BKK Horror Decapitated Supposed Heartbroken Tourist Dangled

Police in Thailand are trying to identify a western man made out to look like ‘a heart broken tourist’ whose decapitated head was placed in a plastic bag and left dangling 25 ft below a railing from the city’s showpiece bridge.

Detectives were forced to admit that the death was not self inflicted, despite a clumsy attempt to etch  a suicide note on the walkway railing of the gold painted 1.5 mile long Rama VIII suspension bridge in Bangkok at the spot from which the head was suspended.

The note read: ‘Cath, I want but I can not. I came to Bangkok to be you’, and suggested the author may have been a foreign tourist who was jilted in love.  But police do not believe the message on the railing.

The jilted English suggests it was written by someone who did not have English as a first language, and was most likely Thai because of the grammatical construction. Police say it could not have been written willingly by the victim.

In Thai a person would literally say ‘I want but can not’. The word ‘have’ is assumed.

Police Colonel  Atcharat Heamathanon said: ‘The case has interested the most senior police here.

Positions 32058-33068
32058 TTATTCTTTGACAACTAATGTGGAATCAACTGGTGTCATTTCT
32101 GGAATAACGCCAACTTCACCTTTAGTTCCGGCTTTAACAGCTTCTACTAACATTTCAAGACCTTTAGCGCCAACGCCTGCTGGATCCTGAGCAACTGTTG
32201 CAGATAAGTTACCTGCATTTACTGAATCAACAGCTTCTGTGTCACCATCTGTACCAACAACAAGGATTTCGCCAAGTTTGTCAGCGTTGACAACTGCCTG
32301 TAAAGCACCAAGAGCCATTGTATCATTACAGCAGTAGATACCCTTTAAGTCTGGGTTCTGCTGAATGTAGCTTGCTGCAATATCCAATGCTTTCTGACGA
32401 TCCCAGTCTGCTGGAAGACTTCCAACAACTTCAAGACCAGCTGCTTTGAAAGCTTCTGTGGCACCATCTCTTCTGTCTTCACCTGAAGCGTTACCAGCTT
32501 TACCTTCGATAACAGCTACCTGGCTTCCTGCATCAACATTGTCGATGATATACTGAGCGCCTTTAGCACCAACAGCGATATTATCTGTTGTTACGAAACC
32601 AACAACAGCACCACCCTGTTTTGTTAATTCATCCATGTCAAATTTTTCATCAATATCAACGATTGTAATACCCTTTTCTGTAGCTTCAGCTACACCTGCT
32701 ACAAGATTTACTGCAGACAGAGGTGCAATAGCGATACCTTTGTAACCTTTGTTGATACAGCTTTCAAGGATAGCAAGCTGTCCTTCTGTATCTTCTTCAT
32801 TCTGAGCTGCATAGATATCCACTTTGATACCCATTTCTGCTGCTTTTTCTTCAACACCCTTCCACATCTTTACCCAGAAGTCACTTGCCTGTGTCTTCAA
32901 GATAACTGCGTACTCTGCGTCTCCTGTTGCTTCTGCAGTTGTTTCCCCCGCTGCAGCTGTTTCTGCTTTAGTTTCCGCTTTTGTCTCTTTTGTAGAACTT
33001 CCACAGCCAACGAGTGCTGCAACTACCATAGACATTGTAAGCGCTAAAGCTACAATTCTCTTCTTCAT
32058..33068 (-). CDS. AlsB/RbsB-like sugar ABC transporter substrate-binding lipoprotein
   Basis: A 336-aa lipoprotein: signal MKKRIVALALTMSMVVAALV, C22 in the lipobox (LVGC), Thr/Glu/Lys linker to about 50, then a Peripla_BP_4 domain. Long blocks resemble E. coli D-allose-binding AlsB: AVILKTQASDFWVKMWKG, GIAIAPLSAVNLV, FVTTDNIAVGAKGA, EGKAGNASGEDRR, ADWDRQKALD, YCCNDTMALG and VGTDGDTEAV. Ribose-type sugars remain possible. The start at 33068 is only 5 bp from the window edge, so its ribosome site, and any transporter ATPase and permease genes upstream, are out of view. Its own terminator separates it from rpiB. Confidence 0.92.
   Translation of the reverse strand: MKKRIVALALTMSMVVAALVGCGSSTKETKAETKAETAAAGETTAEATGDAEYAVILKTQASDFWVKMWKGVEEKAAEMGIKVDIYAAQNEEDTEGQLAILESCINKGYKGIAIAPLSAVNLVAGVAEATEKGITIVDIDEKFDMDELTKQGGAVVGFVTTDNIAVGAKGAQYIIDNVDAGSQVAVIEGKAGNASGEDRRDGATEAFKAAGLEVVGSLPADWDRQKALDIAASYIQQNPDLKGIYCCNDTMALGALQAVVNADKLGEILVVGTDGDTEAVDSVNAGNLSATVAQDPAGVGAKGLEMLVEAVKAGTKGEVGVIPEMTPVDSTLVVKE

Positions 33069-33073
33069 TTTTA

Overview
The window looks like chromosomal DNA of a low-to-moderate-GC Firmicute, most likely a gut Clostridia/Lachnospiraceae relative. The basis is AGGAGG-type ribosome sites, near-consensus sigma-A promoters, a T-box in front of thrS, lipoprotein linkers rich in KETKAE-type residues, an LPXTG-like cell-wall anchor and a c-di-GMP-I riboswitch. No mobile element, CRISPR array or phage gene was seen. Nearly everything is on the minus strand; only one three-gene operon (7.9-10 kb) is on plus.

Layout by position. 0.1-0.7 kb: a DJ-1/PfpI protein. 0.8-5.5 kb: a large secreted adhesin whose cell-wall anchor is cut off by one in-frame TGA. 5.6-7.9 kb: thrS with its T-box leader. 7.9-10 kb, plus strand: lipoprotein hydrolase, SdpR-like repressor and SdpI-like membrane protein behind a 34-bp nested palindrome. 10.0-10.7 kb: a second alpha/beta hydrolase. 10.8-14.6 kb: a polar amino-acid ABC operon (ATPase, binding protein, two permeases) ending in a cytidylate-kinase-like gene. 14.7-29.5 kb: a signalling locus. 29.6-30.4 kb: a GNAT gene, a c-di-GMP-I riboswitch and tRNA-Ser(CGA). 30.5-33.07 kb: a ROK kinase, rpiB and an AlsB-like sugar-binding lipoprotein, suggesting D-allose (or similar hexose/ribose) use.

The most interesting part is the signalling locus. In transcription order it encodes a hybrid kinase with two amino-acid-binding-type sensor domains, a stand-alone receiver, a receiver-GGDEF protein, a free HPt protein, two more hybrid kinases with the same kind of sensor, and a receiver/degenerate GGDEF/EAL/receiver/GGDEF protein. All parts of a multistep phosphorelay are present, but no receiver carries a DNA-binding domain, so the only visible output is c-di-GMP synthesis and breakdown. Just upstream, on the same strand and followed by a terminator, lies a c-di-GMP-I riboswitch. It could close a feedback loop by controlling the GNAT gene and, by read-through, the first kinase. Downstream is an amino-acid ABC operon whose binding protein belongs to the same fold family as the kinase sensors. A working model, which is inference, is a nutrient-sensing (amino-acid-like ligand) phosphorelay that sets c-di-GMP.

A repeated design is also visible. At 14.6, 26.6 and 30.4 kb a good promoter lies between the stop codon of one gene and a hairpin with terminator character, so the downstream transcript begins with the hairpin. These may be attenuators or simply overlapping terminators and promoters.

‘This looks much more like a mafia, or drug related killing. It’s not a suicide. The victim just has been made out to look like a heart-broken tourist’

In a desperate attempt to identify the man Thai police asked newspapers to publish a photograph of the man’s face. Early today millions of Thais woke up to find the decapitated head on the front pages of their newspapers.

The man is Caucasian in his 40’s with close cropped greyish hair. Police are also contacting all western Embassies. The man’s corpse was was found in the river later.

Most foreigners murdered in Thailand are killed because of business dealings which have turned bad.  Attacks on tourists are usually opportunistic or prompted by ‘loss of face’.

Last week a 34-yr-old Canadian male model turned property developer was assassinated by two gunmen on the holiday island of Phuket, who pumped seven bullets into him.  Francis (Frank) DeGionanni, from Quebec, was suing his property business partner  for ?400,000 through the Thai courts.

The most famous bridge hanging was that of Roberto Calvi, ‘God’s banker’ whose body was suspended from Blackfriars Bridge in 1982.  But five people were acquitted in Rome of his murder.



Once the forensic investigators had examined the body and head of the victim, their evidence contradicted statements from several Thai police officers, including the one in this story.  Suicide, they said, was after all the most likely cause. Further they also identified the man as Maurizio Tosadori from Italy who was down on his luck in Thailand and staying in a guest house in Bangkok’s Samsen Road.

About the Author

Andrew Drummond

Andrew Drummond is a British independent journalist and occasional television documentary maker. He is a former Fleet Street, London, journalist having worked at the Evening Standard, Daily Mail, Mail on Sunday, News of the World, Observer and The Times.

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